Heather: It’s easy, it’s raising welfare rates, and it’s creating more affordable housing, more different types of affordable housing.

Shannon: So is it about prevention and about bringing in more support to prevent people from becoming homeless?

Heather: Yes, those two things happen across the board. If you are on welfare and you’re paying rent, you don’t have enough money to buy food, so you’re going from foodline to foodline, you don’t have any time to look for a job, so you are stuck. Even if you want to work, you can’t, because you are making this impossible choice between eating or looking for work. And so if social assistance rates were higher, then people would be able to look for work, or they would be able to make improvements to their lives that they want to make – they are very motivated to make. But they are stuck in impossible situations just because they want to eat and sleep. They need to provide the core resources for themselves; and so the system is just built for people to fail.

*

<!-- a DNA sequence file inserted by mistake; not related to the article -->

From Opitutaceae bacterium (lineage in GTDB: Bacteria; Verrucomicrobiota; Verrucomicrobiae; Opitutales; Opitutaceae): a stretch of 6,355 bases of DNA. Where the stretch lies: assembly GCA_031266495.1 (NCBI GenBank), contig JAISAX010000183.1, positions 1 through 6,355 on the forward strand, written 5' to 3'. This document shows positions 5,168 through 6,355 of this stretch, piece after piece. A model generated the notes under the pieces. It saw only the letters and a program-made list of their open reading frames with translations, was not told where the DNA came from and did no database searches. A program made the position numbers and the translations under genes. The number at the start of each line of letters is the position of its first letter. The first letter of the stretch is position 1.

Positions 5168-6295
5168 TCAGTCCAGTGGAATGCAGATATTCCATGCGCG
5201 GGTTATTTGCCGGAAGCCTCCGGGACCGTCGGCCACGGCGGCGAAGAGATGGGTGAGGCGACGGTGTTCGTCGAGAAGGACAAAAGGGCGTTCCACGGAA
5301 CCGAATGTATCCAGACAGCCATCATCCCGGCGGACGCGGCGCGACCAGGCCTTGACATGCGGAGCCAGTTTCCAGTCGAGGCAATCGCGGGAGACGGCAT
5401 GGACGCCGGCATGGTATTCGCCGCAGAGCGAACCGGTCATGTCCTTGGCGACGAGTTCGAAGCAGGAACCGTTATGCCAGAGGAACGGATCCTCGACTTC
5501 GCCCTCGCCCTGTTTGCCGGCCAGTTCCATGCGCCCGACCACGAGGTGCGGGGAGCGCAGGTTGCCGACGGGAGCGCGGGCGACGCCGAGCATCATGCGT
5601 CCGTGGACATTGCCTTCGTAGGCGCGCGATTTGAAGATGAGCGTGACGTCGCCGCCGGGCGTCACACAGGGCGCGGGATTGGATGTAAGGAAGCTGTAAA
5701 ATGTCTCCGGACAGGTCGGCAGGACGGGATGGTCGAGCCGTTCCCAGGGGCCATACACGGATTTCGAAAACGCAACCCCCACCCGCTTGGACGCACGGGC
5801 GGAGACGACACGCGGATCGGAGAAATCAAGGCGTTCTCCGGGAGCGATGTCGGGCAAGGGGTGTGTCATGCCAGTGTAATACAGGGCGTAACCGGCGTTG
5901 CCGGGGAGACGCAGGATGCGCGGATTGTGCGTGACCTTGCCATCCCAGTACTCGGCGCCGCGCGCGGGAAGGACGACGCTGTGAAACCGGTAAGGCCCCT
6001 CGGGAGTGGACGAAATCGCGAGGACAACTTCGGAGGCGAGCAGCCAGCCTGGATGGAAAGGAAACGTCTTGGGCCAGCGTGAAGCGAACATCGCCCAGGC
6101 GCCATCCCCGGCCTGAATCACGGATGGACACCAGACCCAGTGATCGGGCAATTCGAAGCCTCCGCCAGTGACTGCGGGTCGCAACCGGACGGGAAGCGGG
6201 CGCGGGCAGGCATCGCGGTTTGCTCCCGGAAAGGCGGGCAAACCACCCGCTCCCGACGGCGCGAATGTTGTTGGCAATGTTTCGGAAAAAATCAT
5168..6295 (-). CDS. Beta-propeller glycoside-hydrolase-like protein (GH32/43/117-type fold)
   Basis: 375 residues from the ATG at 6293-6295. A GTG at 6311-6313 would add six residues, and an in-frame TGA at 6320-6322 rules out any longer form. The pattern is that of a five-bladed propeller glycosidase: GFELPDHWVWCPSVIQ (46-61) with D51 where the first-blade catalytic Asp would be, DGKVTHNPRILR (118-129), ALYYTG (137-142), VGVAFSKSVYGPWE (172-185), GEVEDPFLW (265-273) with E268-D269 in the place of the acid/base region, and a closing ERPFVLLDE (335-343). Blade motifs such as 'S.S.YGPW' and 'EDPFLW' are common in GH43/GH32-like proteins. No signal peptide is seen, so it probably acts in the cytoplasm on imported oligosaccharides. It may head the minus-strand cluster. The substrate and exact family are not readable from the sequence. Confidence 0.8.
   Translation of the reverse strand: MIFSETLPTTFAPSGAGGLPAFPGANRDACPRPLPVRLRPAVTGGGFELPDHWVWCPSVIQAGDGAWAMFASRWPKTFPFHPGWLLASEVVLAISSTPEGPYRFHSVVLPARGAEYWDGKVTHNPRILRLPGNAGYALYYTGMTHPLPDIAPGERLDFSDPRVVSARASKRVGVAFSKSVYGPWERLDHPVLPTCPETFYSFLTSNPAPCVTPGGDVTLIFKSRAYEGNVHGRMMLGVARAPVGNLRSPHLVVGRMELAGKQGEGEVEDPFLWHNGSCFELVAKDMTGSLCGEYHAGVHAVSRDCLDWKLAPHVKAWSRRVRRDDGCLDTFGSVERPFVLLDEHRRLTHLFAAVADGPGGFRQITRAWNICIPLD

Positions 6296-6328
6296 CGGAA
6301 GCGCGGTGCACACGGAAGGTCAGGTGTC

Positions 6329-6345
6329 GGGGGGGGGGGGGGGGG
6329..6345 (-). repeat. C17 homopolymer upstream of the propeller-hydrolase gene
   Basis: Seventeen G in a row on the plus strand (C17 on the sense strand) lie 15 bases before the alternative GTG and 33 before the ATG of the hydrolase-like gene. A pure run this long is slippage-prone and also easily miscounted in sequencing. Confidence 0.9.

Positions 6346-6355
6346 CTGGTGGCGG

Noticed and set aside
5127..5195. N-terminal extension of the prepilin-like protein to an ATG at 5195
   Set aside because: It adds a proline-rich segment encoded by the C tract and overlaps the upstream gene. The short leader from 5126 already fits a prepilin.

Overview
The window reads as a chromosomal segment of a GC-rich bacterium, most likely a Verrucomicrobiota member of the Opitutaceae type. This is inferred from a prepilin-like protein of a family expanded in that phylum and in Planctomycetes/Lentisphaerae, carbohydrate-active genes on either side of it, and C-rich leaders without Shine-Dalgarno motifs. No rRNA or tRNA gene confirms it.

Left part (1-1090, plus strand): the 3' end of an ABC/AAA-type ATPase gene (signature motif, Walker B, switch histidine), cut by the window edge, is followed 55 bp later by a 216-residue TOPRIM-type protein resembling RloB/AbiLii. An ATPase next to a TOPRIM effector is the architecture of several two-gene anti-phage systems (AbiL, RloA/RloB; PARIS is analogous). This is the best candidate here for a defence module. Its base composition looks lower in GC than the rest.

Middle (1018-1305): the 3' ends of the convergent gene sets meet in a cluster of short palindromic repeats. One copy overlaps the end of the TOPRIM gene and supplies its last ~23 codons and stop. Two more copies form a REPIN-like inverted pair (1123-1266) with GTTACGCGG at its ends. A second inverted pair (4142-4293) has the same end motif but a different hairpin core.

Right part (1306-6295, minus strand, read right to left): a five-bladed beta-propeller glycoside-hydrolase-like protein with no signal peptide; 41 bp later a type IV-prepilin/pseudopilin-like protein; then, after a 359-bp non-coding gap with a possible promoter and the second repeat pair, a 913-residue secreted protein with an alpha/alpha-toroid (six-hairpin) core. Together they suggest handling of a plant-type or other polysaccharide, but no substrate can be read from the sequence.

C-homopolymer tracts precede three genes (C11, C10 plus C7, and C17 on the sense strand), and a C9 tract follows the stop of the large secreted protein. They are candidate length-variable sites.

This interview did not tell me anything I did not already know – but it enabled me to connect all these ideas and emotions to explain the simplistic solutions to the issues regarding the Downtown Eastside. Life is hard, and it is complicated, and we are all just like how I was going into this situation – unprepared, nervous, and wanting to uncover some fascinating information about life and our place in the world. Sometimes we get caught in the rain and we get caught at our worst, but our failures – and triumphs – should not define us. We deserve to be encouraged and empowered by any member of society, regardless of what we appear to be. Heather treated me how I should be treated as a human being. She treated me how I should be treating others. Heather did not know me. We had not met prior, we had not even talked at all before. She knew nothing of my past, yet she accepted me like she knew everything about me, and treated me like she knew me my whole life. She shared her views and answered my questions, but also filled me with a new appreciation for life; because although I appeared to be a water-logged mess, I was not disposed of; I was given the chance to talk and connect with someone. From this I was able to appreciate what it means to accept someone entirely, without preconceived notions which shape opinions of someone – because I understand now that it does not matter who we are or where we came from, for what truly matters is where we are going, collectively. We need to go forward in a positive direction, and that requires us to find unity and harmony with one another. In order for our society to build enough sufficient support systems for those who need it, we must change our way of living into a mindset of empathy and compassion. We are all the same; all just looking for a place to belong, a person to talk to, or a place to take cover from the rain while we gather ourselves up from the streets. We all deserve acceptance, we all deserve hope, and we all deserve a good life.